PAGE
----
Concerns revived by the nuclear crisis in Japan could well reverse a renaissance in new power plant construction in many countries, while design upgrades to prevent similar reactor failures will make those that are built more expensive.
The 9.0 earthquake and resulting tsunami that struck northeastern Japan on Friday have caused a series of catastrophic failures in several nuclear reactors at the Fukushima Daiichi plant. Attempts to cool overheating fuel rods have led to four explosions, giving rise to fear over how much nuclear radiation may have escaped.
As the crisis has deepened, so has its potential to inflict lasting damage on the nuclear industry.
"Nuclear, long term, will be decided over the next couple of weeks," Abel Mojica, a manager of energy-related limited partnerships atTortoise Capital Advisors,told Bloomberg News. "If there are decisions after the post mortem, that there are additional safety features required, that could add to costs."
The economic ramifications of the disaster could negatively impact companies that build nuclear power plants and supply uranium fuel as well as the utilities that operate the facilities.
The seriousness of the disaster at the Fukushima plant will only add to public pessimism over nuclear power, which in turn will sap political support in democratic nations for building new plants.
In the United States, the crisis revealed old fault lines in the nuclear power debate just when it seemed Republicans and Democrats had found an issue on which they could agree. Many Republican leaders in Congress are major proponents of building new nuclear plants. And U.S. President Barack Obama included $54.5 billion in loan guarantees for new plants in his proposed 2012 budget, triple last year's request.
But in the wake of Japan's disaster, some lawmakers, including Sen. Joe Lieberman (I-CT) and Rep. Ed Markey (D-MA) have called for a moratorium on any new nuclear plants in the United States.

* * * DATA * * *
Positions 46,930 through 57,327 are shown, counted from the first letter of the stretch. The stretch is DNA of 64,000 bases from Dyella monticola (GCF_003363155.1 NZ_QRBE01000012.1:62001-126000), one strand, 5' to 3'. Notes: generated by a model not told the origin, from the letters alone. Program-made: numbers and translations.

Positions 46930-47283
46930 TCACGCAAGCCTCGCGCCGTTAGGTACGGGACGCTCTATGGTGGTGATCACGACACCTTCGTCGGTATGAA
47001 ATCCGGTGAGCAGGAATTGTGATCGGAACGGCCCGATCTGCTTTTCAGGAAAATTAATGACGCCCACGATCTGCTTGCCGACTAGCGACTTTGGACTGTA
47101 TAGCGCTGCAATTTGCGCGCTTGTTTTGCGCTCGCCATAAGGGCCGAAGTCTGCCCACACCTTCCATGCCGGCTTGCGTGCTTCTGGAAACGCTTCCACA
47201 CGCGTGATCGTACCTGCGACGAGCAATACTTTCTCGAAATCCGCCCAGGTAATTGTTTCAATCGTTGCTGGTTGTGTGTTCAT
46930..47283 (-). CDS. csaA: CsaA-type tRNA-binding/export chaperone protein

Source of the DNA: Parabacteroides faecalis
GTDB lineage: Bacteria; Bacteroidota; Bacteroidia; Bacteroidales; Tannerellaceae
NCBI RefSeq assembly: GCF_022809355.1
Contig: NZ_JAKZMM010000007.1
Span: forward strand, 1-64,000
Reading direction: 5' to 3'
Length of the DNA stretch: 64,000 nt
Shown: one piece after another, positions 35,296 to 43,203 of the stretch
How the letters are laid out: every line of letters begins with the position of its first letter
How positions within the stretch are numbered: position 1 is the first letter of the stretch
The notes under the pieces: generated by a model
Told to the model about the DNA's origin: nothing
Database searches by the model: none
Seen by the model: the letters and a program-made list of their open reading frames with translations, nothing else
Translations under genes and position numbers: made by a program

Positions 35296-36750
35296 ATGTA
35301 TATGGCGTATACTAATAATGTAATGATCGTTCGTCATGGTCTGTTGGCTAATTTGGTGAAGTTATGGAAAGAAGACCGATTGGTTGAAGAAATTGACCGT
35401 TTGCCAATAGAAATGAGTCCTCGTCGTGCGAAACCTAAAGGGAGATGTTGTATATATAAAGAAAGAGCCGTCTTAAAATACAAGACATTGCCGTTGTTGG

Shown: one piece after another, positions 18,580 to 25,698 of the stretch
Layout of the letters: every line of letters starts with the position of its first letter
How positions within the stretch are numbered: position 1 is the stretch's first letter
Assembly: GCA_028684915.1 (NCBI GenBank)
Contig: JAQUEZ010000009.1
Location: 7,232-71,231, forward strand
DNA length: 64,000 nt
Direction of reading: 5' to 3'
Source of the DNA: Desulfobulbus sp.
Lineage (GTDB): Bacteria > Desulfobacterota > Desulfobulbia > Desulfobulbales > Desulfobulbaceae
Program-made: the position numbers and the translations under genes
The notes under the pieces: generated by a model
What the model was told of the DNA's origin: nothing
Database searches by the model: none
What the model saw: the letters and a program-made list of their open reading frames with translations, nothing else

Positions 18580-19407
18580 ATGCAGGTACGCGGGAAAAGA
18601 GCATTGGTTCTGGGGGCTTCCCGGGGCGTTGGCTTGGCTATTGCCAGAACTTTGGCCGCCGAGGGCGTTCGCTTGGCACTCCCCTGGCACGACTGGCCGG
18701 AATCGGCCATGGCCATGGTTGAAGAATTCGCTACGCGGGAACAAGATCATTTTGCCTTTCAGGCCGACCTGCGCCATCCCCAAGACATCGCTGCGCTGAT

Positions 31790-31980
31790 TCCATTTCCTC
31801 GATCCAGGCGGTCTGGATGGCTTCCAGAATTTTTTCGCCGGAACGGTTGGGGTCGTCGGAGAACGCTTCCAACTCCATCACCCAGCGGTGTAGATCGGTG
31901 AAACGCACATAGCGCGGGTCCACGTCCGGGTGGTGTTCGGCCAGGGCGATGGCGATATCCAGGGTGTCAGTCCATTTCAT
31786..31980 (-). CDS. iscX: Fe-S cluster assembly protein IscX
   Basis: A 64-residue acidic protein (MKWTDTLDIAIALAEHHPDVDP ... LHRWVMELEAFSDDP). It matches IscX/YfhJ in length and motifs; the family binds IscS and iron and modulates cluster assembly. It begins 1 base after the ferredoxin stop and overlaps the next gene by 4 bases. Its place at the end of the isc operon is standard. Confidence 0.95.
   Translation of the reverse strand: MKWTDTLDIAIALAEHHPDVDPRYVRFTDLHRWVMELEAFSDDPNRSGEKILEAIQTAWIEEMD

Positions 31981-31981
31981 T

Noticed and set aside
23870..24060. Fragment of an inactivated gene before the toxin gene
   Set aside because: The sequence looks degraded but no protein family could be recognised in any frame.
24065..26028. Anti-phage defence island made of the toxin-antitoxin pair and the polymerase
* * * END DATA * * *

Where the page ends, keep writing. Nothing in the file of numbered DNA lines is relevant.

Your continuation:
"We don't know where it's going with regard to the nuclear power plants in Japan right now,"Lieberman said on CBS' "Face the Nation" on Sunday. "I think it calls on us here in the U.S. – naturally not to stop building nuclear power plants, but to put the brakes on right now until we understand the ramifications of what's happened in Japan."
Republican leaders aren't so eager to slow down.
"I don't think right after a major environmental catastrophe is a very good time to be making American domestic policy," Senate Republican Leader Mitch McConnell (R-KY) said on Fox News Sunday. "My thought about it is, we ought not to make American and domestic policy based upon an event that happened in Japan."
The White House so far has maintained its support for new plants. Nuclear power "remains a part of the president's overall energy plan,"said White House press secretary Jay Carney at a briefing Monday.
The 104 nuclear power plants in the United States generate 20% of the nation's electricity. Almost no new plants have come online in the past 30 years, however, following the accident at Three Mile Island in 1979.
While no injuries resulted from the accident, which was far less serious than the current crisis in Japan, nuclear power got a black eye in the United States from which it had only just recently started to recover. The disaster at the Soviet Union's reactor in Chernobyl in 1986, which blasted radioactive material into the atmosphere that spread for hundreds of miles, further hardened U.S. sentiment against nuclear power.
But in the past few years, higher costs for fossil fuels and increased concerns about global warming presented nuclear power with a second chance. The Nuclear Regulatory Commission is reviewing 20 license applications from 12 companies that want to build new reactors. Preparations have already begun for two plants, in South Carolina and Georgia. Both are expected to go online in 2016. Depending on the fallout from Japan's problems, as many as eight new reactors could be operational by 2020.